Only Jesus – By Pastor Bennett

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Big transitions often involve a healthy mix of challenge and excitement, tension and joy. It’s been a wild ride so far. Moving our family from one town and church family to another has had its share of both ends of the spectrum. Saying goodbye to our family and friends was difficult after nearly seven years in Sheboygan. But saying “hello” to New Life has been tremendously encouraging. We’ve been overwhelmed with a sense of God’s goodness, guidance, and grace through our interactions with our new church family. Though we’ve just begun getting acquainted, we feel like we belong. We feel like we’ve been catching up with old friends more than introducing ourselves to strangers. And I believe that one of the major reasons for this is the unwavering commitment to two small words found on New Life’s sign on WI-35.

These two little words put together carry an enormous and profound weight: Only Jesus. These two words capture the heart of the Christian faith. They encapsulate the very essence of the gospel. A right understanding of and commitment to Only Jesus is what sets God’s redeemed people apart from the rest of the world and from all other systems of religion. All other religions are essentially rule-oriented and require the practice of moral or spiritual disciplines in order to attain salvation. So all other religions are about our salvation coming about through our own human effort.

As Christians, our heartbeat, our life, our song, must be a constant, persistent, and deliberate commitment to Only Jesus. As soon as we lose the “only-ness” of Jesus, we lose the gospel. This was Paul’s major concern in writing his letter to the Galatians. The root issue the Galatians were struggling with is the same root issue we can so easily struggle with today: trying to add something to the gospel. We can slip back into a form of legalism and drift from the simple yet profound truth of Only Jesus.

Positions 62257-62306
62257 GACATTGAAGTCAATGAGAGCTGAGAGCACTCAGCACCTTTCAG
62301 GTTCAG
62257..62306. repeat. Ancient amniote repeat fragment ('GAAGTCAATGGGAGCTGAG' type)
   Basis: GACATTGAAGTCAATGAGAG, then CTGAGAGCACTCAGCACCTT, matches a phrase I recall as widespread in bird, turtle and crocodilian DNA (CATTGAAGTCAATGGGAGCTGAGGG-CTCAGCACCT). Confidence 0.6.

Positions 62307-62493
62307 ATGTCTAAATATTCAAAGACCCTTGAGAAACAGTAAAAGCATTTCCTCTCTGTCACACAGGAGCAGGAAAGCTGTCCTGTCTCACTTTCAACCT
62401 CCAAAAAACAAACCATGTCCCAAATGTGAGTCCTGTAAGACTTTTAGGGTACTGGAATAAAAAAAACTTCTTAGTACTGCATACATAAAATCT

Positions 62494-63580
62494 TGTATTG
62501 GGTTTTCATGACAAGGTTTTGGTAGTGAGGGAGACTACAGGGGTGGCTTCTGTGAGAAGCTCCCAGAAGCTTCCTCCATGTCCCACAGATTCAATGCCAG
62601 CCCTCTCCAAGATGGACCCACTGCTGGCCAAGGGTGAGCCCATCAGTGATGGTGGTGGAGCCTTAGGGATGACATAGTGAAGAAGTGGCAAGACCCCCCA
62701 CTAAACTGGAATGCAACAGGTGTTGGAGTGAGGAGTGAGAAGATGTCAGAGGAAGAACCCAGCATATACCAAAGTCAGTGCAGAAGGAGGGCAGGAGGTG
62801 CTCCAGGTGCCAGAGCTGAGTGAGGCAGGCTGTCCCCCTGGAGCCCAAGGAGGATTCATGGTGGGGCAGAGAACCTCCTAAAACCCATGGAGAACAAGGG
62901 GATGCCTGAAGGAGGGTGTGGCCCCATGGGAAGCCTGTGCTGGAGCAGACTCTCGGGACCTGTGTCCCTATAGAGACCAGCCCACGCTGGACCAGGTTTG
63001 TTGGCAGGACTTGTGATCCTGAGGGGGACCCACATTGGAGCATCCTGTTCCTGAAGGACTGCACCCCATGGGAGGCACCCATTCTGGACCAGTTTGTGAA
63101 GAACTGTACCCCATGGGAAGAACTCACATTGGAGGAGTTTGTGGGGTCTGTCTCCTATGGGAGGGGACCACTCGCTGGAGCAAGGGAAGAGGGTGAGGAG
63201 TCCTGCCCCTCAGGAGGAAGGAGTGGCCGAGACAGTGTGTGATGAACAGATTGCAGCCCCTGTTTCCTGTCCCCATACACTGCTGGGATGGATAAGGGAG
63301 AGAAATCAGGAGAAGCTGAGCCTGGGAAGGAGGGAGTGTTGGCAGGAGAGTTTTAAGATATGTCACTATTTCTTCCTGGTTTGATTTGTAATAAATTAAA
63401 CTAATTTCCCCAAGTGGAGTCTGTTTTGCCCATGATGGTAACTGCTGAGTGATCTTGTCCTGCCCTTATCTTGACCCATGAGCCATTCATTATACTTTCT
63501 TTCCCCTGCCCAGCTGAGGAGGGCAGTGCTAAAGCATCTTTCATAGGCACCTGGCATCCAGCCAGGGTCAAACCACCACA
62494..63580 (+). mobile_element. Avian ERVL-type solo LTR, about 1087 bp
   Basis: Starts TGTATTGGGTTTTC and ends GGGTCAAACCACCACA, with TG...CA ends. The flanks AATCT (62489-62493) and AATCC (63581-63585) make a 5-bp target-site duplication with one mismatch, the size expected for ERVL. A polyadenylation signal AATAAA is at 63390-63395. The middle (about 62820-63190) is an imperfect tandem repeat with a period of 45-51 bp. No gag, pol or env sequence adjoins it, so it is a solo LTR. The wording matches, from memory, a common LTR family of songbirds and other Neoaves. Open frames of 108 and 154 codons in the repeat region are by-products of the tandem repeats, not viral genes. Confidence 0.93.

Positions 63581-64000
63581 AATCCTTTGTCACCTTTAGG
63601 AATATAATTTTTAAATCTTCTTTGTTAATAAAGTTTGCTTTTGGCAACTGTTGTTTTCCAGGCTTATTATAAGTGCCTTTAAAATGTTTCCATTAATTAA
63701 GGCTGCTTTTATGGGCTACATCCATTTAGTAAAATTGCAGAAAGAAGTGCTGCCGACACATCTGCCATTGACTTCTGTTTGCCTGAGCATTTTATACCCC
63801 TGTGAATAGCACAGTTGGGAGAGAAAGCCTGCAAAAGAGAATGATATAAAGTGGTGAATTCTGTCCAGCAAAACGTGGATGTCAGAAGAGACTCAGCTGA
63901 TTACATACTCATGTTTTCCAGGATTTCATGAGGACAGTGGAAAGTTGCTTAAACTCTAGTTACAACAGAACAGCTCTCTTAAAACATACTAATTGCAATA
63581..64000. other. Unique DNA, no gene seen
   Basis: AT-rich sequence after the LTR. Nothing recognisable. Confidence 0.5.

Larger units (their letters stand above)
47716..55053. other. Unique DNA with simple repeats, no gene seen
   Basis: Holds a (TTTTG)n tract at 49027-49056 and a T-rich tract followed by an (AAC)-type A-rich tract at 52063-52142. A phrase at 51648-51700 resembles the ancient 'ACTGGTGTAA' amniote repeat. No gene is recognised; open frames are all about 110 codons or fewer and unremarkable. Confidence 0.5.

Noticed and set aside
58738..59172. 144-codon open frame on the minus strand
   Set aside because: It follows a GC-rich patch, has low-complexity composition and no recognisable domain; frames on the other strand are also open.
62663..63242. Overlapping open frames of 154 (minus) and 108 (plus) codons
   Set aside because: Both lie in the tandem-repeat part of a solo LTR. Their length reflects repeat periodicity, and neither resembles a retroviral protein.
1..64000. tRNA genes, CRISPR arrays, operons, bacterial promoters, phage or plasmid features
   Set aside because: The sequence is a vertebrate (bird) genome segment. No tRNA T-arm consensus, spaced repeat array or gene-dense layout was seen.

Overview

The Galatians were prone to add the Mosaic Law to the gospel. “Only Jesus” was being morphed into almost Only Jesus: namely Jesus plus circumcision equals salvation. Today we’re generally not gung-ho about saying that circumcision is required for salvation, but what are we gung-ho about? What are we prone to add to the gospel of Jesus?

This can get tricky. Legalism typically creeps in on us—it’s subtle. Wheaton College president Phil Ryken notes that more often than not the things we add to the gospel are good things in themselves. He writes, “Christians are always trying to add something to the gospel…They elevate some aspect of Christianity to a place of supreme importance, so that the good news becomes faith in Christ plus something else” (Galatians: Reformed Expository Commentary, p46). And that ‘something else’ is often not an evil thing.

What are we inclined to add to the gospel? A particular experience of the Holy Spirit, perhaps? Some method of having devotions, or raising a family? Some particular style of worship music? A political or social cause? What are we prone to struggle with here? Jesus plus reading certain books? Jesus plus homeschooling? Jesus plus public schooling? Jesus plus abstaining from certain foods or beverages? Whatever the case may be, I’d bet that each of us can fill in the blank with something.

And Ryken is right—these additions to the gospel are not bad things; they’re good! And oftentimes these values and behaviors flow out of our faith in Christ alone. But it’s also true that oftentimes there is some grey area with these things—there is room for some disagreement between Christians.

Of course, there are certainly things we can take part in that are downright sinful, but that’s not what is in view here. The danger here is when good things are elevated to a place they shouldn’t be with respect to the gospel. When that happens, we can become self-righteous as we rely on our behavior for salvation and feel superior to others who don’t share our list of rules. That’s the danger of legalism. Are these things causing division among us? Are the differences we may have causing disunity? They shouldn’t be—not if we truly embrace and live by the gospel of Only Jesus.

Ryken writes further down the page: “…For the gospel to be the gospel, it has to stand alone. The gospel is Christ plus nothing” (p46). That is the message of New Life, and may it ever be so! May we move forward together, shoulder-to-shoulder with our eyes and hearts fixed on Jesus, and only Jesus.

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